Monday, September 3, 2012

Giro della Montagna The Hill

This is the biggest race of the Gateway Cup. It is held in the great neighborhood of The Hill just a few min southwest of downtown St Louis. The Hill could also be considered little Italy in the STL. There are great Italian shops, restaurants, and there is even a bocce ball center. The start line of the race is right in front of the St Ambrose Church at the bottom of a long steady downhill. The course is a narrow rectangle with tight roads, and corners, and has a reputation of being a bit crash prone. You really have to be on top of your game and on your toes.

Mike had been targeting this race all year and had the fitness to make it happen, no doubt. Twice in the last year he had placed in the top three, and we were going to put him on the top step.

The plan had been set weeks ago, with trial runs done to work out kinks and come up with any issues. We had successes and failures trying it out with the failures helping us more than the successes. The plan was a lead-out to put our man in a great position and weaken the rest of the field. We were going to save it all for the end, no preems, no chasing breaks, all on the line.

The race was pretty tame in my opinion. The greatest part about racing in the 3s is it is predictable. Everyone wants to win, everyone is about the same strength, and if you take those things into account a team can easily control a lot of what happens. It is never a sure thing, but having a team that is 100% behind one goal increases your chances of success. As the race progressed our guys only had to put in minor efforts to keep things under control. We were staying well organized and everyone was right where we needed to be. The toughest part about a lead-out is the timing. Too soon and you not only hurt your self, but you hurt your sprinter. Too late and maybe you let a break go too long. As none of us are pros we are still working it all out.

As we neared our take off point a lone rider jumped off the front, hard. We had seen guys going off all day and none looked this strong. This was this guys move and he knew what he was doing. In hindsight I should have kept my cool longer. I was the road captain and was the one with the final say of when to go. Three of us set up on the front and rotated to pull back the lone rider. We tried our best to keep the efforts metered so as to have enough for the finish. It took us a couple laps to bring the rider back which left us with about 3 to go. That was when we began to drill it. Eric wanted to wait a bit more, and I think he was right. My fear was that we would be swarmed and lose our organization. I should not have worried about that, as the team was on their game. We had an order to our train, but it got a little out of whack. I'm not sure if that would have made a difference in the end, like I said, we aren't pros here, just a bunch of 30 and 40 year olds who like to race bikes. So anyways, on my word go off we went, and fast. Finkszilla was on the front, first to pull as planned. This dude is one of our great diesle engines and will pull till he passes out. He went almost a full lap, taking into account that he also helped pull back the lone rider, he did more than his share. Next was our youngest rider, Grant, this guys is a super stud. He started racing last year this weekend as a 5, this kid is going to go places in this sport. Grant did a huge pull as well, once he pulled off it was my turn, and I didn't have much left to give. I don't know where it went but my pull lasted what felt like a who 3 seconds. It felt like I hit a wall and I did not do my job. As I pulled off though, Grant the Erhard-man was right back in line pulling again! As I dropped back off the race the field was in ruin, we had destroyed just about everyone. From what I was told there were only 10-12 riders left in the race. Once Grant pulled off we had Wulff, Connolly, Murphy, and then Rickey. Grant did his best to make it up the back stretch, a long steady climb that on it's own wasn't much, but after an inhuman pull it was too much for him to hold that high a speed. Wulff took over and I think made it to the start finish, which was where Connolly took over. Riding behind Chris can be like trying to ride behind a motorcycle. He can go long, and hard, and it doesn't matter that there is a draft. Holding 600 watts in a draft still hurts A LOT! When Chris pulled off it sounded like Murphy was in the same boat I had been in. He hit a wall and the rest of the riders in the pack jumped Mike. As they rounded turn 3 Mike got stuck behind a crash, and then again in turn 4. Our plan came so close, and over time it will be perfected.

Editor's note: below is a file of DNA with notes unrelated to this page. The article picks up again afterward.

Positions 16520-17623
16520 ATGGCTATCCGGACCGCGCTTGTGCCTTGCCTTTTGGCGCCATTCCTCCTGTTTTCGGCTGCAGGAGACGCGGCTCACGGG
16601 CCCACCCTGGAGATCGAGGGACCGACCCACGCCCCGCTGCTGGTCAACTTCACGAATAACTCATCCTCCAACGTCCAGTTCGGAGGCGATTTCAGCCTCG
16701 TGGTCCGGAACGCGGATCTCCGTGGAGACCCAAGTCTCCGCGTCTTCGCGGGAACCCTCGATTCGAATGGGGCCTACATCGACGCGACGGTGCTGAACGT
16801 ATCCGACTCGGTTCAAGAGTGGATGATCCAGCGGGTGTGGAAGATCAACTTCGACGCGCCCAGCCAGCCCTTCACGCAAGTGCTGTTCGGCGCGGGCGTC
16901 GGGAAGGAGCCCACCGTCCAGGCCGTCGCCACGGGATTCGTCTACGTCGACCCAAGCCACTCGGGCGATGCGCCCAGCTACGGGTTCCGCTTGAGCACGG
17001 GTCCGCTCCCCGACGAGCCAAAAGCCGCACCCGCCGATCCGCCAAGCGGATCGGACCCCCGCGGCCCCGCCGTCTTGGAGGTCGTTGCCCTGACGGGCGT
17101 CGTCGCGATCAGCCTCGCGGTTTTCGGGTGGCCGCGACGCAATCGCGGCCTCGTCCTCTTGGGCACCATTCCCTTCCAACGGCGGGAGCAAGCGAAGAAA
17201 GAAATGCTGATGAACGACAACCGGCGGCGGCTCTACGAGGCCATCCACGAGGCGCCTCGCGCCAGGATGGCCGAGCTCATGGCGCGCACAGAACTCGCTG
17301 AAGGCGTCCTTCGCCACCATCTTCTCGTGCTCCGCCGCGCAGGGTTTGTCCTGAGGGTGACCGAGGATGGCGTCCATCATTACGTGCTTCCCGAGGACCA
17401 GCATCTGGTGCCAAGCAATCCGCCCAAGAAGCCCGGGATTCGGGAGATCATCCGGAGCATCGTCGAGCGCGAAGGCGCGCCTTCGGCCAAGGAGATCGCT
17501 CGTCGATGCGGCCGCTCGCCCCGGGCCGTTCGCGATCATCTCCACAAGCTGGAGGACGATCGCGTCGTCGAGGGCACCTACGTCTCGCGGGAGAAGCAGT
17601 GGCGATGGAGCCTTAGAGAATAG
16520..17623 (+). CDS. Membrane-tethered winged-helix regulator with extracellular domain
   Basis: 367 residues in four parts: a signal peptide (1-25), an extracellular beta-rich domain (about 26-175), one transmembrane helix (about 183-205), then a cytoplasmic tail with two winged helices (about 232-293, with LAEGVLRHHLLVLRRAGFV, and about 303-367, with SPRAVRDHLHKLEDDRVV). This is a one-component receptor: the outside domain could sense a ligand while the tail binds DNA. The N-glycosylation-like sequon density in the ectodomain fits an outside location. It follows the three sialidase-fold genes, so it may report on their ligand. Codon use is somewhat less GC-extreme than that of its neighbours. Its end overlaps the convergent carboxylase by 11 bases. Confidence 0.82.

We were all a little bummed, but we laid it all out there, and at least we tried. This was the purpose behind building this team. We all came together for one goal, and we all gave everything that we had. There isn't much else to ask for if you ask me. I am so proud of my team, and am excited for all the great stuff to come.


  1. very stong effort there on Sunday- eventually this will start paying off I suppose; but I don't remember any of us in the pack getting 'destroyed' -more just strung out i'd say.
    It seems like as Cat3's, since those at the front at the end of a crit all relatively have the same strength, a lead out train is really just making it easier for all the guys in the top 10-15 to sit in with 1 or 2 laps to go, then blow by you at the line.
    Admittedly, the opposite typical situation is not really desirable either, with a huge crowd of guys stacked on each other all refusing to take the front with 2laps to go..
    -best of luck

    1. Hey Brian, thanks for the comment. I know we didn't hurt the strong guys especially the ones who all beat our sprinter. And out hope was to just put our sprinter in the best spot to sprint. we had a lot of fun doing it, and we have made it work before, just not in a field so strong.